For Turing Complete players, this guide is a basic logic manual to help you to have a better understanding of the game.

**Truth Table**

Negation (NOT): the opposite of the truth value of a variable (denoted by

**[A]**)

Conjunction (AND): true if both two variables are true (denoted by **AB**)

Disjunction (OR): true if one of two variables is true (denoted by **A+B**)

Notes: If no parenthesis is used, the priority of operation always follows the order: negation, conjunction, disjunction and from left to right if in the same order. For example, **A[B]C+[A]** equals **((A([B]))C)+([A])**.

**Boolean Algebra**

Boolean algebra is a binary operation structure that consists of logical variables, constants 0 and 1, and logical operations AND, OR and NOT satisfying the following properties:

In the game, we can optimize our design by using the properties above to minimize the number of logic gates and delay. For example, we can use the distributive property to reduce the number of logic gates we use from three to two.

De Morgan’s laws allow us to convert AND, OR, NAND, or NOR gates into another. Circuits in the same color are logically equivalent (have the same truth value). Output is inverted when we convert gates between left and right. Input is inverted when we convert gates between top and bottom.

**Analysis of Logic Circuits**

For every logic circuit, we can use AND or OR gates to accurately control the circuit’s conditions, which means we can freely assign which combinations of truth values to **1**. Due to the associative and commutative property, the order of operations and inputs has no effect on the result of a circuit when any number of AND gates (or OR gates) are used individually. So,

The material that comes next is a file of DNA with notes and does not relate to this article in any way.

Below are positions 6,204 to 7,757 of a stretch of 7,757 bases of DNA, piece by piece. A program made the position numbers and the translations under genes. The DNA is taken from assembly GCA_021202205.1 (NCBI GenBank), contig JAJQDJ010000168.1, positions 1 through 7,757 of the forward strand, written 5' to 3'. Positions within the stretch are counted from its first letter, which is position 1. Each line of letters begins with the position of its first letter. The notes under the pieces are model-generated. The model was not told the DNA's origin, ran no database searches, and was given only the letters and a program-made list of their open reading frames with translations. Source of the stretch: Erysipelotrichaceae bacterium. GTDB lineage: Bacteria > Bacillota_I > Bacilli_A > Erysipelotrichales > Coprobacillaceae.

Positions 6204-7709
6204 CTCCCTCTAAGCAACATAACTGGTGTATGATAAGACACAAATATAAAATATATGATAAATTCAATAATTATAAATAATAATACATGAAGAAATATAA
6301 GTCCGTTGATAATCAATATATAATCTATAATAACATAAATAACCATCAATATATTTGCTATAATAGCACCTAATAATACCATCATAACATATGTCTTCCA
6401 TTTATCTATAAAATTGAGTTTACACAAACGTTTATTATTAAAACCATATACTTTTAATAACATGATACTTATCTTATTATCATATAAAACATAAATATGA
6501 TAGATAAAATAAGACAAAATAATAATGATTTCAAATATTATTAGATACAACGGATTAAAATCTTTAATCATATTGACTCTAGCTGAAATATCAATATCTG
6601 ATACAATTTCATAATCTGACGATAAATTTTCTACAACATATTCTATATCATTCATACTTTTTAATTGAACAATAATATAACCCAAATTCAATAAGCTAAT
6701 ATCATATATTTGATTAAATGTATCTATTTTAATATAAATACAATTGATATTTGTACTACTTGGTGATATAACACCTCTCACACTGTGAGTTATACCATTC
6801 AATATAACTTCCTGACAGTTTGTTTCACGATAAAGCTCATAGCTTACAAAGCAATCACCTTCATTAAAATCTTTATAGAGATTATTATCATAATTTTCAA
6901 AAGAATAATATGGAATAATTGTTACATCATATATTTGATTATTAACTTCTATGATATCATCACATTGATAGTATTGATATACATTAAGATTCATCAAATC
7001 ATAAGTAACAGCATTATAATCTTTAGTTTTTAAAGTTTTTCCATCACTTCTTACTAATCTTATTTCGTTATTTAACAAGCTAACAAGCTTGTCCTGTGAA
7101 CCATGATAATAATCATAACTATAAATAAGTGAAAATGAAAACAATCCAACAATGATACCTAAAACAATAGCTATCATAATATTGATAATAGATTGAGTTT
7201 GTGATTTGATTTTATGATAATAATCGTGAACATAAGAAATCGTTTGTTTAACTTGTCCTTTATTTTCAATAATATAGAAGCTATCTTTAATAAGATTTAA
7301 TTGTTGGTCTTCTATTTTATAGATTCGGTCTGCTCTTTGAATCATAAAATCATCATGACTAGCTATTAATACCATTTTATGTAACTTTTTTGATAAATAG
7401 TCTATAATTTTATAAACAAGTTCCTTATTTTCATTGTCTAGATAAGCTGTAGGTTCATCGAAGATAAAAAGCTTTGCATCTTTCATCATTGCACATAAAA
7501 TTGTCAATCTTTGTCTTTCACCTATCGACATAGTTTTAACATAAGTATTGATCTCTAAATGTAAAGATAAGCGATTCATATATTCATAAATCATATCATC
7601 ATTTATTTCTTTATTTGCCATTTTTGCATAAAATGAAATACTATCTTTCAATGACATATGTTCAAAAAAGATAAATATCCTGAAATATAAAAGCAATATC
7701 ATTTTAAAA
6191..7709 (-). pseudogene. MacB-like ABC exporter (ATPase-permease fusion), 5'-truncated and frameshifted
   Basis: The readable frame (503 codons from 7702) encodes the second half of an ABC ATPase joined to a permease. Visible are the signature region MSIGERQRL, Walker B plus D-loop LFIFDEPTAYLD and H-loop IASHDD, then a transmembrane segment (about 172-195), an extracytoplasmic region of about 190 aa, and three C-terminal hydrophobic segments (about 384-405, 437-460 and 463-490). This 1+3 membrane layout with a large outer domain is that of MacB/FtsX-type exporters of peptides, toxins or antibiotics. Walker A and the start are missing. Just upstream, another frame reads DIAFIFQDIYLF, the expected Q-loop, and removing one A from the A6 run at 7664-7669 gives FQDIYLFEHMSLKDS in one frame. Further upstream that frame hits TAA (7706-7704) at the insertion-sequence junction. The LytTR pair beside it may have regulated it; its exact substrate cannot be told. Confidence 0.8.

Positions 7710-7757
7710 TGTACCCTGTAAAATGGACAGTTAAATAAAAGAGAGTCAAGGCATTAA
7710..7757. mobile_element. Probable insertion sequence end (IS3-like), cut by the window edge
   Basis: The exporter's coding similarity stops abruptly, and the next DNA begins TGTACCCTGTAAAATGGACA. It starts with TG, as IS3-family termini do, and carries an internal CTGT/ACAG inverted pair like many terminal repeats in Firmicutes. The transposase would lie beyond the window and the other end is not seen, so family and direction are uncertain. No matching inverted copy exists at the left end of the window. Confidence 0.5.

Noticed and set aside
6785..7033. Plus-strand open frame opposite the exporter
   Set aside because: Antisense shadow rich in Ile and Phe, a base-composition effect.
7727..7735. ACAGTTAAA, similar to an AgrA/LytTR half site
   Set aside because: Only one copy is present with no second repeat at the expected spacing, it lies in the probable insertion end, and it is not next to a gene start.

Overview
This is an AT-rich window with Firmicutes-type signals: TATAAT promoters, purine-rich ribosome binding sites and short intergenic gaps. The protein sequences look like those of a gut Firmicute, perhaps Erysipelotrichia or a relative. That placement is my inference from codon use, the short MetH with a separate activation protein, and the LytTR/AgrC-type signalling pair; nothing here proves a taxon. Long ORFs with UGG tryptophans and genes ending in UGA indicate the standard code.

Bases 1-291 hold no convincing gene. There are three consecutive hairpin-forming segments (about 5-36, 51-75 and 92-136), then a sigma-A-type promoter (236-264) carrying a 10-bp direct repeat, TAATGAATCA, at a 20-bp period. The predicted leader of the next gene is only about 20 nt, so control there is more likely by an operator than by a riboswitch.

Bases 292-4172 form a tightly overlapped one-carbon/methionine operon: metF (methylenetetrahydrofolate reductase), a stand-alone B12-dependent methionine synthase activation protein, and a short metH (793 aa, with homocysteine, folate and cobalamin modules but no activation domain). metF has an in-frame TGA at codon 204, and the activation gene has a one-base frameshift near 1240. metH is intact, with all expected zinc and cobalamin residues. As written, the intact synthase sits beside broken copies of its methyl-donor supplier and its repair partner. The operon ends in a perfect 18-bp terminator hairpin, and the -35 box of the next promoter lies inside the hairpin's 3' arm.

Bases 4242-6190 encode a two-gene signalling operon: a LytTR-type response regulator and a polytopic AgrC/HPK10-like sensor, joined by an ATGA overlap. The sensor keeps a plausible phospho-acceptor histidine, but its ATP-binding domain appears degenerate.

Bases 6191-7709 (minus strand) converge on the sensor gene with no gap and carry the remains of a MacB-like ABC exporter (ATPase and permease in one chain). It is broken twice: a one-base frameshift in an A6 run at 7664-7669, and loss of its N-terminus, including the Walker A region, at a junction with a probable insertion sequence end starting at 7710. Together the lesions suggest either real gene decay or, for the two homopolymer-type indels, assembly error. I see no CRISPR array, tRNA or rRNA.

Use AND gates when all conditions are required.

Use OR gates when one of conditions is required.

A Karnaugh map is the truth table used for the simple analysis of a logic circuit with two up to four inputs. The head of rows or columns of a Karnaugh map represents every possible combination of truth values of input (usually pairs of input appears in the head of either rows or columns) respectively. Each intersection of a row and a column represents the truth value to which the corresponding combination is assigned. For example, in a four-variable Karnaugh map,

The truth value in the third row and the fourth column shows the output is **1** when the input **A,B,C,D** are **1,0,1,1** respectively. So we can write down the conjunction of each condition of input:

**A[B]CD**

Similarly we have the rest of all conditions that make the output be 1:

**[A]B[C]D****[A]BC[D]****[A]BCD****AB[C]D**

Finally we get the Boolean sum of products of this truth table by writing down the disjunction of all the conjunctions listed above:

**[A]B[C]D+[A]BC[D]+[A]BCD+A[B]CD+AB[C]D**

Let **X,Y** be Boolean expressions. Based on the operation laws, we have

**XY+X[Y]=X(Y+[Y])=X1=X**

Therefore we can simplify the expression of any form **XY+X[Y]** to **X**. For example, in the sum of products mentioned above, we have

**[A]BC[D]+[A]BCD=[A]BC (X=[A]BC, Y=D)****[A]B[C]D+AB[C]D=B[C]D (X=B[C]D, Y=A)**

Replace the original terms with these, we have

**[A]BC+A[B]CD+B[C]D**

Based on the distributive property, we can simplify the terms containing either **B** or **D** as needed. If we want to simplify the terms containing **B**, we have

**B([A]C+[C]D)+A[B]CD**

This logic circuit requires three NOT gates, six AND gates and two OR gates. Readers can check the result.

Although Boolean sums of products cannot guarantee the optimal design, it helps us figure out designs that satisfy the condition of complex logic circuits.

That’s all we are sharing today in Turing Complete – Basic Logic Manual, if you have anything to add, please feel free to leave a comment below, you can also read the original article here, all the credits goes to the original author qwerty